White countertops are quite popular in households across the country. Homeowners adore them because they stand out in a way that other colors really don’t. They make a kitchen look clean, calming and trendy. In addition, they can ensure that your overall décor does not become too dull. However, when trying to work your white countertops into the overall kitchen scene you have to think about the trim as well.
Why is the trim important?
Look around the edges of your countertops. How do they look? Feel them. How do they feel? They look rough and feel rough, right? This is why trim is important. Trim is the piece of material you use on the edges of your countertops to make them appear like the real deal. You could have the best countertops in the world, but as long as they are not accentuated by the right trim material and color, there will always be a question of what could have been. You have to think through the trim choices you have and work with them accordingly. Keep in mind that the countertop should remain the focal point in your kitchen.
Will white trim work on white countertops?
Yes, and no. It all depends on what kind of white you are planning to use. There has to be a clear boundary between these two. If there isn’t, then it can become quite difficult to decide where the countertop ends and the trim starts. You want to make sure that your trim directs the eyes of the observer to the countertops, while deflecting attention from other less subtle items in the room and that won’t be achieved if there is a sea of white for as long as the eye can see. So, while the trim and countertops can both be white, they cannot be the exact same shade of white. You will need to go for a darker shade of white so that it doesn’t take attention away from the countertop. This requires a delicate balance, so make sure that there is a clear transition between the shades of white you go for to create a definite, visible boundary between the trim and countertop.
If your countertop is ghost white, choose ivory trim. If it is seashell, go for a trim that comes off as cream or beige. Generally, you can play around with various shades of white as long as they do not take the attention off the countertop. Homeowners have been known to tinker around with the whole spread of whites, most of the times to an astonishing effect. While making these decisions, think about what your color choices are going to do to the rest of the room. Are they going to make it gloomier? Are they going to create a sense of space? Is it possible to play with the trim and countertop colors without creating any kind of imbalance in the way the visual aspects of your kitchen or bathrooms are laid out?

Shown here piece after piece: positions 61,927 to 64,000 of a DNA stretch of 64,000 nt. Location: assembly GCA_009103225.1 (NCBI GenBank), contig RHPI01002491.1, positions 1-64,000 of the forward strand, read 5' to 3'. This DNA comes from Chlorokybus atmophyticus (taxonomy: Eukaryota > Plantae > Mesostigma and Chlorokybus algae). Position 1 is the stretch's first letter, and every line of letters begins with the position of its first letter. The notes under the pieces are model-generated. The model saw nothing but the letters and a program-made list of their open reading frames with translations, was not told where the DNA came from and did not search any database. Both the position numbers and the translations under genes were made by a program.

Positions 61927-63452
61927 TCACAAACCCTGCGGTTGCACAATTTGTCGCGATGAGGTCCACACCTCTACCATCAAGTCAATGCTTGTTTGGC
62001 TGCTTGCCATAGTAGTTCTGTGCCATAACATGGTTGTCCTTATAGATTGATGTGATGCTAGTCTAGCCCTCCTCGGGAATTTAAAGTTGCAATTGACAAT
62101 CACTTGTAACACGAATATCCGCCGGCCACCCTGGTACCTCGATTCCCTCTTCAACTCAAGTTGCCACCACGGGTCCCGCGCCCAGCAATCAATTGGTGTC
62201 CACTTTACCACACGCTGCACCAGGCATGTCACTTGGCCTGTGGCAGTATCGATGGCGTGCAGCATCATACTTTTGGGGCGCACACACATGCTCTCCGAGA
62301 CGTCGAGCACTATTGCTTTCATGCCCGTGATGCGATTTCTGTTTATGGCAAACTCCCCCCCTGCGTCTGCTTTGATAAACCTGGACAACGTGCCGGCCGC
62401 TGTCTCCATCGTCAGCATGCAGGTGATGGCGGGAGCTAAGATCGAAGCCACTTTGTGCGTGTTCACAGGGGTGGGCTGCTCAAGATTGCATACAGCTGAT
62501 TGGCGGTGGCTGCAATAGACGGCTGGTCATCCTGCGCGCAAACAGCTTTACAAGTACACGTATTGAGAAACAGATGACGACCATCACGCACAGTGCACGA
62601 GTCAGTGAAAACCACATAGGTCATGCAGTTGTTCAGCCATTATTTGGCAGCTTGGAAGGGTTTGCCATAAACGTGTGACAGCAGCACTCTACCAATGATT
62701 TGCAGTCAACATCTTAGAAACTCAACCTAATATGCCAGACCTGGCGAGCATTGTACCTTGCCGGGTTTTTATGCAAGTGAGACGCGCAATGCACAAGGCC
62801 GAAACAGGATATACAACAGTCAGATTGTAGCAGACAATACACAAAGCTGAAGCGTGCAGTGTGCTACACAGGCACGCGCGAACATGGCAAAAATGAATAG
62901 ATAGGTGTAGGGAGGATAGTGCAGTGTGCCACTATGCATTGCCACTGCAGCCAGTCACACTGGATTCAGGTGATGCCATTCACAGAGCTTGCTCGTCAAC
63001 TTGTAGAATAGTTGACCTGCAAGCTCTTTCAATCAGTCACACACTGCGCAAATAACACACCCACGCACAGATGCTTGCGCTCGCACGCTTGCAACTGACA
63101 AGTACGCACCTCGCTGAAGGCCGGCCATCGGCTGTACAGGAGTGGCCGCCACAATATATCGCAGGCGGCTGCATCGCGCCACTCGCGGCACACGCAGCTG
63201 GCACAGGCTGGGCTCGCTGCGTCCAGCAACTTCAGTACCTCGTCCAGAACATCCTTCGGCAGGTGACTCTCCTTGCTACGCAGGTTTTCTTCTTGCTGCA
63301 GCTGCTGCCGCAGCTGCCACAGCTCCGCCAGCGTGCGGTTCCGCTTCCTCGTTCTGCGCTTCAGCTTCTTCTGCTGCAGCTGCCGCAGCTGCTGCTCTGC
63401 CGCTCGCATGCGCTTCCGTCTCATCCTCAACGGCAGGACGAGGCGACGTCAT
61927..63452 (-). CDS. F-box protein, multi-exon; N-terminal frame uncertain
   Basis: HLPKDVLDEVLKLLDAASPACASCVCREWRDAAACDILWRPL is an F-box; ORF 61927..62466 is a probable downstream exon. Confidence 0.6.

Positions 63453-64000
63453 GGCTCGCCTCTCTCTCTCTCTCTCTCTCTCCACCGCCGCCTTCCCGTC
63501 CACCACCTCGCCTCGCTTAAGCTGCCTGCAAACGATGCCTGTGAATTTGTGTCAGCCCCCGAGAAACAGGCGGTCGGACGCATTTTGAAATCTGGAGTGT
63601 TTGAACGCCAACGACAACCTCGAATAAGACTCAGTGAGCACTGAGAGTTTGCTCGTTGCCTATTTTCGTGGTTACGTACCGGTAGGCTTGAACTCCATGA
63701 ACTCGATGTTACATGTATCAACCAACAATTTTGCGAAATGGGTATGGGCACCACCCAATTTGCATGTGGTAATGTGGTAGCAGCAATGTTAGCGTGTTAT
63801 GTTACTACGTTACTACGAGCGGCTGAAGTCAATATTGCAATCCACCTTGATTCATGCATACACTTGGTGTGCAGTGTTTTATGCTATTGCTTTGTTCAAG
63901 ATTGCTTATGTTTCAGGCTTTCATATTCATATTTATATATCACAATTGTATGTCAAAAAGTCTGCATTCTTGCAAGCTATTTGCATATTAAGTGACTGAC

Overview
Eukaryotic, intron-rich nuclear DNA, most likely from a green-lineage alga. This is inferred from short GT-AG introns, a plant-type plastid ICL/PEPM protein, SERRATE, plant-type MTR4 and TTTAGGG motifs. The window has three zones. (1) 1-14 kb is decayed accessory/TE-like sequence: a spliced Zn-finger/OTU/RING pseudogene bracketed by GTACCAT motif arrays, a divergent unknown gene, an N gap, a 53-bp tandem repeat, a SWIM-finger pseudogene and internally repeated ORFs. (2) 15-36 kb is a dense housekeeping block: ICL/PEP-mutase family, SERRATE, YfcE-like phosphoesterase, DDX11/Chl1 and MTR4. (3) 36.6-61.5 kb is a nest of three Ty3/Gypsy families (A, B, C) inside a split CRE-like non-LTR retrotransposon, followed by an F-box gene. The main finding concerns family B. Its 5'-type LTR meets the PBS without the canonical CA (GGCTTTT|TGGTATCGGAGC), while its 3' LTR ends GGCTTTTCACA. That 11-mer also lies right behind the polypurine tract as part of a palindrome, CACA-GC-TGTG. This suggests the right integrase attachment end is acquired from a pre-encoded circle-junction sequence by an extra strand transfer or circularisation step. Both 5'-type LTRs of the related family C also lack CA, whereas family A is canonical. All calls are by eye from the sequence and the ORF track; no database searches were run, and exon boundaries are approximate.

When you go for duller trim colors, you create a warm feeling all around. When trim colors differ immensely from your countertop colors, then the effect is vibrant and offers plenty of high contrast. The latter works for some, but it’s nice to sometimes dumb things down. There are quite a number of trim colors that could work with white countertops. For example, natural wood in its unpainted splendor is a great choice since it brings about a sense of organic appeal. Wood comes in a range of neutral colors, all the way from beige to golden luster. Basically, all you have to do is get the perfect trim color to go with your white countertops and find a few compatible undertones. Mid tones or grays will work.
However, for as long as you can, stay away from dramatic colors because they will take away the glory from your carefully laid out countertops. Getting your trim colors right will go a long way toward giving you the appeal you have been yearning for in your kitchen. There are many colors that can either match or contrast white countertops.